Two rare booby species spotted on the Isles of Scilly at the same time in UK first

The Isles of Scilly Wildlife Trust says the sighting is 'unprecedented' Credit: Joe Pender Photography

Two birds which have never been spotted at the same time and place in the UK have been seen together on the Isles of Scilly.

The rare red-footed booby, a tropical bird native to the Galápagos Islands was spotted on top of the Bishop Rock Lighthouse, with a brown booby at the bottom of the lighthouse steps on Monday 28 August.

The red-footed tropical species was recorded for the second time in the UK near the Isles of Scilly on 16 August.

An estimated 600 bird watchers have flocked to the Isles to see the birds with some even chartering private boats to get there.

Mark Thomas, a birder from Yorkshire was the first person to spot the brown booby from aboard the boat MV Sapphire.

Mark said: “Whilst enjoying the red-footed booby – sat high on the Bishop Rock Lighthouse – I happened to scan through the closest group of birds perched on the lower terrace of the lighthouse.

"To my amazement, I caught a brief view of what looked like a brown booby. I quickly alerted skipper Joe Pender who skillfully manoeuvred the boat around the lighthouse, to be greeted by the undeniable sight of an adult brown booby at no less than 30 feet!”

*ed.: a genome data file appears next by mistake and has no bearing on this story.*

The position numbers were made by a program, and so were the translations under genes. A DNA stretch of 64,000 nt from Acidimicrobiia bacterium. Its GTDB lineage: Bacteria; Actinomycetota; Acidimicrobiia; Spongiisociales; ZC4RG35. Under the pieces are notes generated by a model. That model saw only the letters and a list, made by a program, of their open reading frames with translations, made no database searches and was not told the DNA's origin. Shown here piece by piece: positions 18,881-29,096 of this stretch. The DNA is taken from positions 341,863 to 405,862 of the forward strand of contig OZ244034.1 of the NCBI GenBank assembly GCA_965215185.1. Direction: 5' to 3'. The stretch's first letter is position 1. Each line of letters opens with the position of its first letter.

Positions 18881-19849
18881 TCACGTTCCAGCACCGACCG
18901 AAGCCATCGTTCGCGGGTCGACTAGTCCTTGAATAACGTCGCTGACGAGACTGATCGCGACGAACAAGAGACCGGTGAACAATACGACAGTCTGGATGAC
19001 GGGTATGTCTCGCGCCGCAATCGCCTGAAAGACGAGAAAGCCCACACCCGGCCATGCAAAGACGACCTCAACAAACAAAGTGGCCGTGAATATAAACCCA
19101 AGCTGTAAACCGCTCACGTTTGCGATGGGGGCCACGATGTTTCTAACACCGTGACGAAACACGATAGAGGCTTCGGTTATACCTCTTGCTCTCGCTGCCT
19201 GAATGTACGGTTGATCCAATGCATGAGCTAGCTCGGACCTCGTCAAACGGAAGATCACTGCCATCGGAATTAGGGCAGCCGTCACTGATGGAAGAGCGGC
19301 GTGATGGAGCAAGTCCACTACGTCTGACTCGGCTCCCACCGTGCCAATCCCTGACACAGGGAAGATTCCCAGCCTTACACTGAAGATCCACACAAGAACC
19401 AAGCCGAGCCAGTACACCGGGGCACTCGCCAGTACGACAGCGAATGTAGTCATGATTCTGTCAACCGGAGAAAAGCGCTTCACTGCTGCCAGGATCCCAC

Bob Flood, Founder of Scilly Pelagics and global seabird expert said: “This event is already legendary in British birding.

"It couldn’t have been scripted. We’ve seen around 600 birders visit already, which is incredible for the time of year.

"It’s high season and most transportation and accommodation is fully booked – some have even resorted to hiring private jet boats from Penzance!"

The Isles of Scilly Wildlife Trust has said that although the recent sightings have delighted bird watchers, it could be something to worry about.

CEO Julian Branscombe said: "There is a chance that tropical species, like boobies, are being forced to forage for food further afield; we may see more unusual species in our waters consequently and may find that populations of tropical bird species are negatively impacted if climate trends continue.

"Whilst thrilling in many respects, we need to work with conservation colleagues on a global level to assess the health of our seas and the wildlife that relies on them."